Putin's Russia and Ukraine's Fate
As the situation in Kiev has calmed, a standoff has developed in Crimea, raising the risk of a wider Ukrainian conflict. How this unfolds is impossible to predict, but it can end well only if the country's new leaders make it clear that their revolution was about ousting a corrupt and abusive regime, not putting down pro-Russians in the east.
Much attention in recent days has focused on Russia's intentions, and that's understandable. President Vladimir Putin raised the stakes by ordering military exercises, and now what seem to be unbadged Russian soldiers have seized control of Crimea's airport. It's all too reminiscent of the way Russia behaved toward Georgia before invading in 2008.
This situation is different, though. Putin is not itching to annex Crimea, and he can hardly think it possible to win a short and glorious war in Ukraine, as he did in Georgia. He is, however, using Crimea to intimidate the new authorities in Kiev and could be provoked to intervene.
It's particularly worrying that armed Russian-speakers have seized the Crimean parliament and called for a referendum on territorial status. But Ukraine's leaders shouldn't respond, as President Viktor Yanukovych did, with force.
Already, they have made two unfortunate errors. One was to revoke a law that enabled regions with large minorities to declare a second official language -- such as Russian, in the east.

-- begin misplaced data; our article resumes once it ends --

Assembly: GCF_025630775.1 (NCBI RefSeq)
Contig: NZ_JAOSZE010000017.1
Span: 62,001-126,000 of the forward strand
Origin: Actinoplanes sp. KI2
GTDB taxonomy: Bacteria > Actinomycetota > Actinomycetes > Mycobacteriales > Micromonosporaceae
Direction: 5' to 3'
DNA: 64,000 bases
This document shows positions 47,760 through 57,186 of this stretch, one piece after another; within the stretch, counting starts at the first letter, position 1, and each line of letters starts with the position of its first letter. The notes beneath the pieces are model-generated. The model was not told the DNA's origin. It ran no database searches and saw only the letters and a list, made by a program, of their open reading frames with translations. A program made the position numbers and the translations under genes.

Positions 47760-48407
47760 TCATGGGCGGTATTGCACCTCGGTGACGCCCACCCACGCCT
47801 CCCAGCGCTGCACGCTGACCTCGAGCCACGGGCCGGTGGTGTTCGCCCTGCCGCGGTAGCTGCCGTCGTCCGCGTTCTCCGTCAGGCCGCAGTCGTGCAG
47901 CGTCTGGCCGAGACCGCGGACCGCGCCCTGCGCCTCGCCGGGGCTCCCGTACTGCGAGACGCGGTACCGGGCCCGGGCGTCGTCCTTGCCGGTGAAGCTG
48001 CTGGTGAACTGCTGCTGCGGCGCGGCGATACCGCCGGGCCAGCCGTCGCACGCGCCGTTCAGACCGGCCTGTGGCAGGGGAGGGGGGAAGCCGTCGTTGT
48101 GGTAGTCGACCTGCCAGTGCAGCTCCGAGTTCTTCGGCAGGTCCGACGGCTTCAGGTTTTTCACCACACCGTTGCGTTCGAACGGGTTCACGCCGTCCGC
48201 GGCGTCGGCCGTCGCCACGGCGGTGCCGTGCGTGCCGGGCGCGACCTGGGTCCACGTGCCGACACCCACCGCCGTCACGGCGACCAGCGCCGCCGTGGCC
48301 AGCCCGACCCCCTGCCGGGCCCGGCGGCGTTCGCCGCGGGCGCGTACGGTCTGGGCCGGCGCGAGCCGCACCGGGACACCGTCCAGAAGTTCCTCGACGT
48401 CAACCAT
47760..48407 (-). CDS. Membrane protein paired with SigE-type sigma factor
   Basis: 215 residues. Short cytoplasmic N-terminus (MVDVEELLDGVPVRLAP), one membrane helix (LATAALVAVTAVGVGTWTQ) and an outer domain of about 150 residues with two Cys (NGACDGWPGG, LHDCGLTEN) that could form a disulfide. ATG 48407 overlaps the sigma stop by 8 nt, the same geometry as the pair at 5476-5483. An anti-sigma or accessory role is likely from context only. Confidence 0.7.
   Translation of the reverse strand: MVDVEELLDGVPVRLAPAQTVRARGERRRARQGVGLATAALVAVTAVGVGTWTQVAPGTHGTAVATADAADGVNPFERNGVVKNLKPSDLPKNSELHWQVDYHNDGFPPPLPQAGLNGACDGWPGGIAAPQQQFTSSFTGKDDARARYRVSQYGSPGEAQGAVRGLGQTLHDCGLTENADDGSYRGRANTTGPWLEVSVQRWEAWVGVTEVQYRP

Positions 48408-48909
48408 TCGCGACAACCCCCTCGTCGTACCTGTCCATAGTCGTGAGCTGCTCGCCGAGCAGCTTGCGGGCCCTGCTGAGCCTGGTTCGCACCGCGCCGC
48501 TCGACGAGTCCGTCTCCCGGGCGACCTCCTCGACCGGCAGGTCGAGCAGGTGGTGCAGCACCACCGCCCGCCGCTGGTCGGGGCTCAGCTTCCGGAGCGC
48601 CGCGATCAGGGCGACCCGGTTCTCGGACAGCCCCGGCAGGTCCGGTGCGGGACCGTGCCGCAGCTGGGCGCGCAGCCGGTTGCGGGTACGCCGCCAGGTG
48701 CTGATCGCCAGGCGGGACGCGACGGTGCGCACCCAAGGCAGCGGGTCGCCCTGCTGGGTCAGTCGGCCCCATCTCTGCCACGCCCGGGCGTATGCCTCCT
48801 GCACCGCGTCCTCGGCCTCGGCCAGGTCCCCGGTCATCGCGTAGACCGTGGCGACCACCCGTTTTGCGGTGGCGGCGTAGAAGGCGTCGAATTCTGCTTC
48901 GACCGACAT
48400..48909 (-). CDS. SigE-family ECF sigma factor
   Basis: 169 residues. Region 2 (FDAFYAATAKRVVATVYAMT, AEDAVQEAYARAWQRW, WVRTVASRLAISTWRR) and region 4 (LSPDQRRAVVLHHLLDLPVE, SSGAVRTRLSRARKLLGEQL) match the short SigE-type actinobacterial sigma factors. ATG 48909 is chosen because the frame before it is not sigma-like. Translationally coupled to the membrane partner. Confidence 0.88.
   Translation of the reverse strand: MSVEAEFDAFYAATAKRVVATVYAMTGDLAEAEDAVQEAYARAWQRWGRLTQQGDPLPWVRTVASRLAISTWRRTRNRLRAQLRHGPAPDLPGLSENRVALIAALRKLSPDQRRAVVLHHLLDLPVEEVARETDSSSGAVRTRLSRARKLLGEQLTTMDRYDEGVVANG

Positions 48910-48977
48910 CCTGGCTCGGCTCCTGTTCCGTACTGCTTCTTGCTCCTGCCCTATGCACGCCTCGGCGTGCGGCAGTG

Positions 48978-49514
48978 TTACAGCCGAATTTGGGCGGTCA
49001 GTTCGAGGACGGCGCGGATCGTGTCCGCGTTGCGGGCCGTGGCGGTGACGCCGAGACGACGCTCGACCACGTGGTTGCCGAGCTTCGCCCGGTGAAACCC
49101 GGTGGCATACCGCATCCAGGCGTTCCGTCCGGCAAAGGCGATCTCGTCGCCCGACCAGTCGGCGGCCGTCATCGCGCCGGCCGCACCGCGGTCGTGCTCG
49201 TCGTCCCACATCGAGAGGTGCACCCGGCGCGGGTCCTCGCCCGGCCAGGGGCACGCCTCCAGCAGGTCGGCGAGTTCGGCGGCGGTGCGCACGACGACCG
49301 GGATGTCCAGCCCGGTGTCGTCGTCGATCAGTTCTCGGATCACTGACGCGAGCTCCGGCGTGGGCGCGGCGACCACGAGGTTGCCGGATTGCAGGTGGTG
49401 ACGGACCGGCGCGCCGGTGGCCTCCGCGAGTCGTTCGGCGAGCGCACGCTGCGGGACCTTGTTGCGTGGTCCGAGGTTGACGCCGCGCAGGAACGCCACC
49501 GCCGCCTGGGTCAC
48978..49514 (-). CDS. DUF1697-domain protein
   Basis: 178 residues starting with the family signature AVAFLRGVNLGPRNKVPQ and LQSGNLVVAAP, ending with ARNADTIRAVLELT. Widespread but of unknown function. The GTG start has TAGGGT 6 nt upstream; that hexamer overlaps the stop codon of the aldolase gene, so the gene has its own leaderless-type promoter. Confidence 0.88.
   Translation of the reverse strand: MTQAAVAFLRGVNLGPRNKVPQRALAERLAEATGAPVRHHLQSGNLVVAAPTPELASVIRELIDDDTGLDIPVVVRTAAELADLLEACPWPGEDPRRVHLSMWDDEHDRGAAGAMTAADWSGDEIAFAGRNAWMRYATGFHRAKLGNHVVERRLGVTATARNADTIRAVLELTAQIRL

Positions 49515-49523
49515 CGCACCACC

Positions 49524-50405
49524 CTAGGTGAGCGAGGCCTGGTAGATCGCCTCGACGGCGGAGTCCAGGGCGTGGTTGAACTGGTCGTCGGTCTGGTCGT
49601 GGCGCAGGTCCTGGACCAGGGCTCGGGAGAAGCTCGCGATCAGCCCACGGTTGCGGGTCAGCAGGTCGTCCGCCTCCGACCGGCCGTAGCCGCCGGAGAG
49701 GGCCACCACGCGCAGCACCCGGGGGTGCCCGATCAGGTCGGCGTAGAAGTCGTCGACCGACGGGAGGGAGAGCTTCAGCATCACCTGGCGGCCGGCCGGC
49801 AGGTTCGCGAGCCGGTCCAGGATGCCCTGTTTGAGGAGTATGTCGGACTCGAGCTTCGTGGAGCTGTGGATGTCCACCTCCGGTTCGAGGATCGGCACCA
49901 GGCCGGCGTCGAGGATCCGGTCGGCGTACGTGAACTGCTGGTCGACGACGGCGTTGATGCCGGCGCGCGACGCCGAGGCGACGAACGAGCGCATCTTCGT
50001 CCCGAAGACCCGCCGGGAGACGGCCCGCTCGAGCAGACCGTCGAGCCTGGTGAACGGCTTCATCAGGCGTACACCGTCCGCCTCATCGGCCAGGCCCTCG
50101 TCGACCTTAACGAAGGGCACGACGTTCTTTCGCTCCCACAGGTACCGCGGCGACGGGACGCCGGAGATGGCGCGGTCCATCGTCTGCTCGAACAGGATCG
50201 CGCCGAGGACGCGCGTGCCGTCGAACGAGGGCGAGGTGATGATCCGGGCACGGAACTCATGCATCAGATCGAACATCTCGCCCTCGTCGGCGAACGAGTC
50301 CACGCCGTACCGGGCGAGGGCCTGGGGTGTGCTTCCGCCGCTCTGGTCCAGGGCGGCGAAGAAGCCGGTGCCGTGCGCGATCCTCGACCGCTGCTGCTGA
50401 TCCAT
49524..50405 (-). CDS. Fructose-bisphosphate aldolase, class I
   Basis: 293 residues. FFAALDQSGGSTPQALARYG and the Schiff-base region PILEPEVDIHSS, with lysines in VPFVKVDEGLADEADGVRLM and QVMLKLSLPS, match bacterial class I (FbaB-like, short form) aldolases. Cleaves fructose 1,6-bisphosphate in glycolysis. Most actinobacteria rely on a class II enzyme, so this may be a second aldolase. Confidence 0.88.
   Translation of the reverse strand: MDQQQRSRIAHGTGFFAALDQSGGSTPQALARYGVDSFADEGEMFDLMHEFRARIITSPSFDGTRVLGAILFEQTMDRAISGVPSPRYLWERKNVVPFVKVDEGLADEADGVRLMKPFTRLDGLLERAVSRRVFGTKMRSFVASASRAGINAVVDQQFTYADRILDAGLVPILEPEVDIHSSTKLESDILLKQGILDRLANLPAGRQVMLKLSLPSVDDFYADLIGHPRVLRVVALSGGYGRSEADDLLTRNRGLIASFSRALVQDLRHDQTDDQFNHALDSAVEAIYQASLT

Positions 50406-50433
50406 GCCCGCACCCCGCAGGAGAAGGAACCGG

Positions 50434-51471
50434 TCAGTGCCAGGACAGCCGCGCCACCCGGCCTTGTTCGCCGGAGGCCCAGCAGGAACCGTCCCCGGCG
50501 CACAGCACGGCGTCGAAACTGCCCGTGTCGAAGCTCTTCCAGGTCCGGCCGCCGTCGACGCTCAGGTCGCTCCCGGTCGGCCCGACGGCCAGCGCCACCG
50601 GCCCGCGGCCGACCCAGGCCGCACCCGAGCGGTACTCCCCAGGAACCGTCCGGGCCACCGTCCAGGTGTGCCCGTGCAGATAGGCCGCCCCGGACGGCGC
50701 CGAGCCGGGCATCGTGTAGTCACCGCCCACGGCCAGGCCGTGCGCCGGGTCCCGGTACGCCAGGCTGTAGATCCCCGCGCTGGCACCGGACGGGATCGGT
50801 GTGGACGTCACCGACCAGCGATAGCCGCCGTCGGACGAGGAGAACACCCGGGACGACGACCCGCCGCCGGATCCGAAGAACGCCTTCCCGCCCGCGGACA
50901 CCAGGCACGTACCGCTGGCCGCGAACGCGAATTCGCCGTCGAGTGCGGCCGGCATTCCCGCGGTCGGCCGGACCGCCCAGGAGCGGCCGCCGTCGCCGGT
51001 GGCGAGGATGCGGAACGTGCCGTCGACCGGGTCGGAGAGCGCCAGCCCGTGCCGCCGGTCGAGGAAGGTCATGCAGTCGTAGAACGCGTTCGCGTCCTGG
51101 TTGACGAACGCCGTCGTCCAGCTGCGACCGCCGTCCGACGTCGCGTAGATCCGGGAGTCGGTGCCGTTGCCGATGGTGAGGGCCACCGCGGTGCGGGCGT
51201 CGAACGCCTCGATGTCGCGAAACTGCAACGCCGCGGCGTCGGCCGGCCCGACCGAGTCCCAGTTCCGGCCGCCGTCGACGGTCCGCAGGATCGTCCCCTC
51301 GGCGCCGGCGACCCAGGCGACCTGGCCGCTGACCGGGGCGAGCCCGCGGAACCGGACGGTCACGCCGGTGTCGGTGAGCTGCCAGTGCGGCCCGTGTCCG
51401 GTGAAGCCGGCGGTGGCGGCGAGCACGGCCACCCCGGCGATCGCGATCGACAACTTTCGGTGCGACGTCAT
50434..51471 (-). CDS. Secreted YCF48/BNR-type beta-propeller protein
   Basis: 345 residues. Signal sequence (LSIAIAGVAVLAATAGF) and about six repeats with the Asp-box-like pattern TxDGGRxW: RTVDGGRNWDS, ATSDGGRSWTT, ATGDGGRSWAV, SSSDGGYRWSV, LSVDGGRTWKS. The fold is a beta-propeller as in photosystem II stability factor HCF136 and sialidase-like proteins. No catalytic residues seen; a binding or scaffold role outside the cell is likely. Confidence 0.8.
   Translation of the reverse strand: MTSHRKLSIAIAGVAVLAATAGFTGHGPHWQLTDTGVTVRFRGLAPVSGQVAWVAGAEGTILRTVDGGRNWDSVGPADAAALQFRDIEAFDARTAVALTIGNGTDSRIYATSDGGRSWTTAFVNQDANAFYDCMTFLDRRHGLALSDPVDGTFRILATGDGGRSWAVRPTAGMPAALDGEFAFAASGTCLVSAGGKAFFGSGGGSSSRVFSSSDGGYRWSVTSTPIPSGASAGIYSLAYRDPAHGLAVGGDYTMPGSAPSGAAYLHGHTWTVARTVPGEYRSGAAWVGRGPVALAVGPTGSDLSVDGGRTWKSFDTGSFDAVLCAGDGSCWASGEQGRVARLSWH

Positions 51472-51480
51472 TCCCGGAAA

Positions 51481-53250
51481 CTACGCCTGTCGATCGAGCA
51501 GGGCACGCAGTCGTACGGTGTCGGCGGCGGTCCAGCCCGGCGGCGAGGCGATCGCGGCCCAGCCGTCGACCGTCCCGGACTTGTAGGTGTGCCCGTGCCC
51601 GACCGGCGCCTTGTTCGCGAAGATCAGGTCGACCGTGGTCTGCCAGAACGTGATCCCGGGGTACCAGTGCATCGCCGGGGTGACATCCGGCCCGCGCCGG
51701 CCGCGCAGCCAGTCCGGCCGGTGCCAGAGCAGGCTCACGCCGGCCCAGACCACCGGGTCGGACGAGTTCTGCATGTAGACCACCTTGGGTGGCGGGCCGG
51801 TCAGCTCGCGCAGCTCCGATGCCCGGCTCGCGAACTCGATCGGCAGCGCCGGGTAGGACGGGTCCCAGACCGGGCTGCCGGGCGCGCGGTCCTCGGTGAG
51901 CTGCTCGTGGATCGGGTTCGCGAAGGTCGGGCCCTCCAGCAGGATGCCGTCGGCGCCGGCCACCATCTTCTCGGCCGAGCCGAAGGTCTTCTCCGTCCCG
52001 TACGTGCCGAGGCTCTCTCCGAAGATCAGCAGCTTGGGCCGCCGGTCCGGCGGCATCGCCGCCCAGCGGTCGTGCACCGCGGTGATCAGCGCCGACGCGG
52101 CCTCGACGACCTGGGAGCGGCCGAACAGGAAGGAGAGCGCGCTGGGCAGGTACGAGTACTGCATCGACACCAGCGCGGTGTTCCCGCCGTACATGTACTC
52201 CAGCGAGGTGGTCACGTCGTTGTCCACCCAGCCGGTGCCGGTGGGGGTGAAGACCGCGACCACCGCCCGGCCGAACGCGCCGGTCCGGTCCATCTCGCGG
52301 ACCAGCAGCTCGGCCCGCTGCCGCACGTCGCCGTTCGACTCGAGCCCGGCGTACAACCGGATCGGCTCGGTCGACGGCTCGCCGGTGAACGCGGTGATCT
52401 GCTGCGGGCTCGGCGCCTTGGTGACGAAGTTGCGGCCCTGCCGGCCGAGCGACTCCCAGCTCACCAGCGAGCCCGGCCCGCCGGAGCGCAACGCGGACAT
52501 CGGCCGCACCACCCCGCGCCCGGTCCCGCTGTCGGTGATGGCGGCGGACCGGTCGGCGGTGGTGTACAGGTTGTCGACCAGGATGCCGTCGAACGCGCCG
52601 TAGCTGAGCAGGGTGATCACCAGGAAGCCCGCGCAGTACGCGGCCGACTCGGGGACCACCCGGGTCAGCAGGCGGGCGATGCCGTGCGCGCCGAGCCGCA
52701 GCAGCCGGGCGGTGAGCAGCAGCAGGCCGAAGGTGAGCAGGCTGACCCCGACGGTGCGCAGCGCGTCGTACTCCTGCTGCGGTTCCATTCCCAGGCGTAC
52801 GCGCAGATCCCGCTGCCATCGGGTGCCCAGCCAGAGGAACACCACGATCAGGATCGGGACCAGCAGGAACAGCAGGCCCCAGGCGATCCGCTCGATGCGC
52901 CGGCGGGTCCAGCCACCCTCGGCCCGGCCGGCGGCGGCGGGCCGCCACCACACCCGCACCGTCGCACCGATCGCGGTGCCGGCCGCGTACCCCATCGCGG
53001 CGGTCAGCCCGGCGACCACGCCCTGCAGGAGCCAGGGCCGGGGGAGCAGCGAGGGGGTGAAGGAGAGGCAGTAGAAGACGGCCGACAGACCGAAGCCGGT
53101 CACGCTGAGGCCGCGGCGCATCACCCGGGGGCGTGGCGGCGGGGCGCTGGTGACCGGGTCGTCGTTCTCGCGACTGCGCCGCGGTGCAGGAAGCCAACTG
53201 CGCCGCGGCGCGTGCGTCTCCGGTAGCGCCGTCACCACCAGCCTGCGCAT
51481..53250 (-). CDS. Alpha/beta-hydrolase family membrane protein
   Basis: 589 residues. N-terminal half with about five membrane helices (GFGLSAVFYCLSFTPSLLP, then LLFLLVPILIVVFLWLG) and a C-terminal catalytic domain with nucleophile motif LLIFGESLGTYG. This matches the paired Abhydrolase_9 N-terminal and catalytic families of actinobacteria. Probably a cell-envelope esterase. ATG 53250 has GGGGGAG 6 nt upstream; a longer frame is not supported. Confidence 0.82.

The other was a warning from acting President Oleksandr Turchynov that any movement of the Russian military in Crimea outside its large naval base in Sevastopol would be treated as an act of aggression. This made him a hostage to fortune: Russian forces routinely move out of their base, and responding as if to an act of war by Russia would be suicide. Should Ukrainian security forces now attempt to "re-establish constitutional order" in Crimea, as a Georgian general put it in August 2008 when he initiated a military assault to take back separatist South Ossetia, Russia will invade.
A number of steps can be taken to contain this crisis. When Turchynov goes to Crimea to speak with the local leadership, as he has promised, he should make clear that expanded autonomy for Crimea and other Ukrainian regions will be on the table -- including the right to use Russian as an official language. To remain whole, Ukraine will need to loosen its constitutional structure. Both sides should understand that if Crimea holds a unilateral referendum on independence, such as the Crimean parliament appears to be proposing, it is a recipe for bloodshed.
Western diplomats can help by supplying the financial aid Ukraine needs, with clear conditions to ensure economic reform and the protection of civil liberties, including for Ukraine's east. U.S. President Barack Obama should be in regular contact with Putin, to see that there are no misunderstandings about what is being done and why. Similarly, Germany and Poland, which have been heavily involved from the European Union side, should keep up a three-way dialogue with Russia, again at the highest level.
As for Putin himself, if he shows restraint -- and restrains pro-Russians in Crimea -- he can emerge a statesman, and one who retains influence in Ukraine. To that end, he shouldn't insist on Yanukovych as Ukraine's legitimate president (despite Yanukovych's own insistence, reiterated today at a news conference, that he remains in office).
Assuring that Putin takes the high road will require good behavior and careful diplomacy from Ukraine's new leaders. It's up to them to prove that Russia's caricature of their revolution as a seizure of power by radical nationalists is wrong.
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